I got myself zapped form the right side, the left, and then straight on, with one more xray taken at the end from the straight down view. And then, it was done. I had so many drugs in me, I think I must have dozed out for a few seconds toward the end. Next thing I knew, Peggy is snapping me out of the Mask of Doom and I’m on my way to talk to the doctor and look at my PET/CAT scans. Those were absolutely some of the most amazing things I’ve ever seen. Both scans were done with contrast. On the PET scan of my mouth, the tumor on my tongue is lit up as bright, bright red-yellow-orange in a sea of dark. The left throat also shows the nodes that were affected in that bright color. If I had a scanner, I’d ask for copies to scan and post just so people could see how cool they are.
And that was that. Off to the NOC to rack up another four servers, with one more in the pipeline, then home. Thursday, it will be time for more radiation – in fact, every weekday will be radiation, every Wednesday will be chemo plus radiation afterwards. So my schedule it set for the next seven weeks.
One note about something else that tells me how screwed up things can be. There is a drug called amifostene that is used to help retain salivary function in people who are undergoing radiation treatment to the head and neck. This is important, since when you think about it, your saliva is part of what helps you fight off cavities and other mouth-related nastiness. The doctor recommended it, it’s not forbidden on the study I’m in, so we said absolutely.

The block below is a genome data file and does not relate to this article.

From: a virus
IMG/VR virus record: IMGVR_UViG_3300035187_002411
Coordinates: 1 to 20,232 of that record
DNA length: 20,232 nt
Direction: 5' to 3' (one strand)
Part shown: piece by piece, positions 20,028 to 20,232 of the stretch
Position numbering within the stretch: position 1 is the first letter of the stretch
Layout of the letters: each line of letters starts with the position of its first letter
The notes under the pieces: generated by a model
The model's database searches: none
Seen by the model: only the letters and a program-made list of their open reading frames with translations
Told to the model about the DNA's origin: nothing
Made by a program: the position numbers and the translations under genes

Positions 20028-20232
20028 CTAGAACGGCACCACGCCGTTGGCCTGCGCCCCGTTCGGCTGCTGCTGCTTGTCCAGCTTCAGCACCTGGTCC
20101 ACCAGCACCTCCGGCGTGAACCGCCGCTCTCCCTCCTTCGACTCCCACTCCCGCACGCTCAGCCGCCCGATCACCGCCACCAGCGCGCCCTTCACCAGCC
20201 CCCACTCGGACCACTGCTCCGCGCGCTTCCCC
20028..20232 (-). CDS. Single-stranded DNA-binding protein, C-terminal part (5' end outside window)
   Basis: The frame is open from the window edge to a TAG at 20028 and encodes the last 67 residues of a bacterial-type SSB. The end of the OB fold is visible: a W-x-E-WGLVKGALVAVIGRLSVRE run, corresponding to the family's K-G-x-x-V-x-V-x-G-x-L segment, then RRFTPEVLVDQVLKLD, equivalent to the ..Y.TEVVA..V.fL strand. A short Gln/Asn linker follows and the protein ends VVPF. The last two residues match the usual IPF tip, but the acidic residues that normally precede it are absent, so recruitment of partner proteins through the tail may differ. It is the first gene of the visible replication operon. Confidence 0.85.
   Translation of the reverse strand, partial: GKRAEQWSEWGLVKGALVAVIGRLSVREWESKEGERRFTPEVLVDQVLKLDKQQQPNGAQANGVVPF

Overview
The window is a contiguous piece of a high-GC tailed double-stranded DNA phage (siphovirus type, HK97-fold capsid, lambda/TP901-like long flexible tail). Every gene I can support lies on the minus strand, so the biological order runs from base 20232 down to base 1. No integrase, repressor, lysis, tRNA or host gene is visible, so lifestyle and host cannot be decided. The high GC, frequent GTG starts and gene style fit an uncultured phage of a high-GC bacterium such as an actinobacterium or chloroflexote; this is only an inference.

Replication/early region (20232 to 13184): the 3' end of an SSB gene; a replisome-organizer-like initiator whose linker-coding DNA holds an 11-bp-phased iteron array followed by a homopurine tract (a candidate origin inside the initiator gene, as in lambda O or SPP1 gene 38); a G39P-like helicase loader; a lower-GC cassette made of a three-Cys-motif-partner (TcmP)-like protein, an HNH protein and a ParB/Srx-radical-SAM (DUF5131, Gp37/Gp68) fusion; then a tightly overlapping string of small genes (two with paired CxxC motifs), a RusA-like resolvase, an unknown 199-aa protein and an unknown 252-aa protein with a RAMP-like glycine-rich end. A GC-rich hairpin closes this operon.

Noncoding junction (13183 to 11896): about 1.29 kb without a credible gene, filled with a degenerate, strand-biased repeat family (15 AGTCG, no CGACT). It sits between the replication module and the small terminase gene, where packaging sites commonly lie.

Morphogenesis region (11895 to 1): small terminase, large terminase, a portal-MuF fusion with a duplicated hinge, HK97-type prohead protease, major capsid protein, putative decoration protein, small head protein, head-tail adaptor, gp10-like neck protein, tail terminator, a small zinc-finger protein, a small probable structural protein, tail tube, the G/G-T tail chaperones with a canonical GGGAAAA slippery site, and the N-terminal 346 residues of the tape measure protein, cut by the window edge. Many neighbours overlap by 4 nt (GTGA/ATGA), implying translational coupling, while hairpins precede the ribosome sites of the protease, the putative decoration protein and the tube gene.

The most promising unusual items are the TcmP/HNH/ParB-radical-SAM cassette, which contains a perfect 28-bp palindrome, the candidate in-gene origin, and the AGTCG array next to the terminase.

It’s an injection drug, and it’s $500. Per injection. You have to have it before each treatment. So, for 35 treatments, that drug costs over $17,0000. It’s amazing that anyone can afford any quality medical care if they have no insurance. Fortunately for me, the folks at the hospital got me into a program since I’m on this study and have no insurance, so it’s unlikely I’ll have to pay for any of that. Good thing, too, with the rest of the bills piling up. But, again fortunately, I don’t think I could have asked for a better group of people to be handling my care than those we’ve found here. They’ve all been fantastic.